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Feb 27, 2020 - 7:30:46 AM
653 posts since 8/30/2012

It occurred to me yesterday. Do most bluegrass players play Scruggs style? Or would it be more accurate to say they play Stanley style?

Of course, Ralph Stanley was mostly just trying to emulate Scruggs. So I'm not trying to take anything away from the master. But if you really listen to most banjo pickers today, it seems that players are doing more Stanley style rolls and licks than they are Scruggs. Maybe it's just me. Seems like people are using the forward roll much more than alt-thumb as a basis for their playing. And the index finger is used more often where Scruggs would use the thumb. Both things that are more Stanley than they are Scruggs.

Just a thought that occurred to me. They're both awesome, of course. And this doesn't really include the top-of-the-crop pros that can basically play anything. But perhaps Stanley-style is an underused label.

Thoughts?

Feb 27, 2020 - 8:37 AM
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10532 posts since 6/2/2008

quote:
Originally posted by KCJones

It occurred to me yesterday. Do most bluegrass players play Scruggs style? Or would it be more accurate to say they play Stanley style?

. . . if you really listen to most banjo pickers today, it seems that players are doing more Stanley style rolls and licks than they are Scruggs.

Thoughts?


I think players are doing more Crowe style than Stanley or Scruggs.

Feb 27, 2020 - 8:37:12 AM

Texasbanjo (Moderator)

USA

23966 posts since 8/3/2003

I use both styles. It's according to what I'm picking and where I need either/just used the thumb or index as to which finger I start a roll on. I presume that a lot of people pick that same way.

Feb 27, 2020 - 8:39:25 AM
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3349 posts since 3/28/2008

It depends on how closely you look.

The view from 30,000 feet: Yes, they all play Scruggs style. They all use three-finger picking in ways that obey certain general principles. They all use pretty much the same left-hand moves, often in exactly the same licks.

But get up close and you see that very few sound like Scruggs. The prevailing "Scruggs style" picking is more like Scruggs as filtered through J.D. Crowe (and all the other Sunny Mountain Boy banjo players), Terry Baucom, Ron Stewart, et al.

And Stanley style is a little self-contained neighborhood on a cul-de-sac off of Scruggs Boulevard.

Feb 27, 2020 - 8:58:06 AM
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Mooooo

USA

7614 posts since 8/20/2016

One thing that rarely passes my lips is "Stanley Style" - it's just Scruggs style the way Ralph played it. It's not so much different from Scruggs style than Melodics is or Single String, so in my mind Stanley Style is really getting anal about the whole matter. Semantics. JD Crowe style, Sonny Osborne style, how about Bela Fleck style...Noam Pikelny style? To me, in Bluegrass picking there is Scruggs, Melodics and Single String. Everything else falls into one of these or a combination of these. Maybe someone will come up with a strumming style with fingerpicks on and it will be the next thing, but I doubt it. I am satisfied that Ralph Stanley played Scruggs style his own way like anyone else at the time was doing (in their own way). Scruggs also hit melody with his index and sometimes with his middle finger. So did Ralph. Just because he used his index more often doesn't really warrant that we all make a distinction based on finger choice.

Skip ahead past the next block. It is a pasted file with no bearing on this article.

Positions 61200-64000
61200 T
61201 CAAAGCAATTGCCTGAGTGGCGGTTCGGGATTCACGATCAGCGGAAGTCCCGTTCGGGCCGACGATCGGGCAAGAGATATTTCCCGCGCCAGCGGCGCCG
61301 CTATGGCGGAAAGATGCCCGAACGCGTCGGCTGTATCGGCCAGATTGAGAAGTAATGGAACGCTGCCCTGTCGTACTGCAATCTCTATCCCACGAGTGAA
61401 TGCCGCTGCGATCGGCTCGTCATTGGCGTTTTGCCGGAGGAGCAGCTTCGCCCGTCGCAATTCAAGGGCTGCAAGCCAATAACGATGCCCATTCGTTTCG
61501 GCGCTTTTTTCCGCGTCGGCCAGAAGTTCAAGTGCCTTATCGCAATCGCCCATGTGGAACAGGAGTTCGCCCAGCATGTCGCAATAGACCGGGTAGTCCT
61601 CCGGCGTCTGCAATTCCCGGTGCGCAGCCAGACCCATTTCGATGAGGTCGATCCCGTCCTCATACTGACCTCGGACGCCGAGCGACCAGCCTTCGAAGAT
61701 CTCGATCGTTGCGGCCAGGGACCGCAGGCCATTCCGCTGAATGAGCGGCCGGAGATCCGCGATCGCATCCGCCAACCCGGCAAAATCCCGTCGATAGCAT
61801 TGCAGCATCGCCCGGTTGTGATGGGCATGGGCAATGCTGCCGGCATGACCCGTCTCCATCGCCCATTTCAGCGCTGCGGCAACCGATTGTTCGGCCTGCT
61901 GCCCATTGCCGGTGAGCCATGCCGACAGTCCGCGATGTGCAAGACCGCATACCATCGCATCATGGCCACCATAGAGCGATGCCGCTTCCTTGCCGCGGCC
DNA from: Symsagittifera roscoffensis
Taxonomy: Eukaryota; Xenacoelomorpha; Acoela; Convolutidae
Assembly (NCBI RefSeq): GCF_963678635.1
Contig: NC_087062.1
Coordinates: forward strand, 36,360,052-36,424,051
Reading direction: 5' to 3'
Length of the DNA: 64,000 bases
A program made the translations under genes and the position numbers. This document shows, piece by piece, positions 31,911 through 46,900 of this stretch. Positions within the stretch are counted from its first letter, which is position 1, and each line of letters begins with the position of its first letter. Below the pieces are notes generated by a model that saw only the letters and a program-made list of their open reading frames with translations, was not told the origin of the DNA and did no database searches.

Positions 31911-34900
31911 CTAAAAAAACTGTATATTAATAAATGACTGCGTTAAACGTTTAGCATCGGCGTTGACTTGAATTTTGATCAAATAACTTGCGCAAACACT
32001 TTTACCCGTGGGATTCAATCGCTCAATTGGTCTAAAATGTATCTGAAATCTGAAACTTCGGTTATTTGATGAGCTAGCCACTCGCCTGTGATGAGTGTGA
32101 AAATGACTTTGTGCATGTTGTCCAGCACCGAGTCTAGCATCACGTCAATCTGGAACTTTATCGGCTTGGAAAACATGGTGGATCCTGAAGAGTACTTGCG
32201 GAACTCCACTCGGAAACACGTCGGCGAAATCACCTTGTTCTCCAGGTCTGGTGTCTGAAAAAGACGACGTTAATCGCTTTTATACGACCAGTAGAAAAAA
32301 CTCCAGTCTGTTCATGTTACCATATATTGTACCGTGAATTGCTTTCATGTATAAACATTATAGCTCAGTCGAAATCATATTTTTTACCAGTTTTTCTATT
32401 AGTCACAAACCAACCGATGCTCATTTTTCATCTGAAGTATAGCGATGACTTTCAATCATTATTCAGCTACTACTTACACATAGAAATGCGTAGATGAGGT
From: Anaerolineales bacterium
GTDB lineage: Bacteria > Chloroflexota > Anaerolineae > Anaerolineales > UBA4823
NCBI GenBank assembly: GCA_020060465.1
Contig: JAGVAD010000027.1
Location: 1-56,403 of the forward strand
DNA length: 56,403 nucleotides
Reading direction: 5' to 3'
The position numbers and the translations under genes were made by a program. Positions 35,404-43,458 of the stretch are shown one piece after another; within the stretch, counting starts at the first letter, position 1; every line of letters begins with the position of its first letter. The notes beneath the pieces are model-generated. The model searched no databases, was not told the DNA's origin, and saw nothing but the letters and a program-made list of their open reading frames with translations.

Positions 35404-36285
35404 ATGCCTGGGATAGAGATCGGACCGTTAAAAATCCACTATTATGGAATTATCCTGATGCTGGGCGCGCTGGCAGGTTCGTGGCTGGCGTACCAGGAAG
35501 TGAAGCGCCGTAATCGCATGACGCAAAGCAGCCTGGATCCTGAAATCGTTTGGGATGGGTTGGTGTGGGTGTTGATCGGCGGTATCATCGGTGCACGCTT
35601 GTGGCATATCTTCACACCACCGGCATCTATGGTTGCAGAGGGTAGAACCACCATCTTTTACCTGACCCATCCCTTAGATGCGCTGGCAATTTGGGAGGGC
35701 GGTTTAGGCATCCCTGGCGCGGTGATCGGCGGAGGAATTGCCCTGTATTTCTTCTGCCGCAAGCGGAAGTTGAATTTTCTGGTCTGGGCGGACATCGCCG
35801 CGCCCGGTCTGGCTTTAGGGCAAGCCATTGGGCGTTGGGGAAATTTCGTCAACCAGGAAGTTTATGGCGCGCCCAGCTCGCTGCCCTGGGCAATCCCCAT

Feb 27, 2020 - 9:11:17 AM
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248 posts since 10/23/2010

KC, You seem to be thinking that Scruggs used alternating thumb rolls almost exclusively, which isn’t the case at all.
Scruggs‘ style usually ‘leads' with the thumb, but he probably used the forward roll just as often as Stanley. 
Stanley picks the melody more with his index. 

Edited by - jchipps_1 on 02/27/2020 09:18:34

Feb 27, 2020 - 9:23:01 AM
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conic

England

717 posts since 2/15/2014

quote:
Originally posted by Mooooo

One thing that rarely passes my lips is "Stanley Style" - it's just Scruggs style the way Ralph played it. It's not so much different from Scruggs style than Melodics is or Single String, so in my mind Stanley Style is really getting anal about the whole matter. Semantics. JD Crowe style, Sonny Osborne style, how about Bela Fleck style...Noam Pikelny style? To me, in Bluegrass picking there is Scruggs, Melodics and Single String. Everything else falls into one of these or a combination of these. Maybe someone will come up with a strumming style with fingerpicks on and it will be the next thing, but I doubt it. I am satisfied that Ralph Stanley played Scruggs style his own way like anyone else at the time was doing (in their own way). Scruggs also hit melody with his index and sometimes with his middle finger. So did Ralph. Just because he used his index more often doesn't really warrant that we all make a distinction based on finger choice.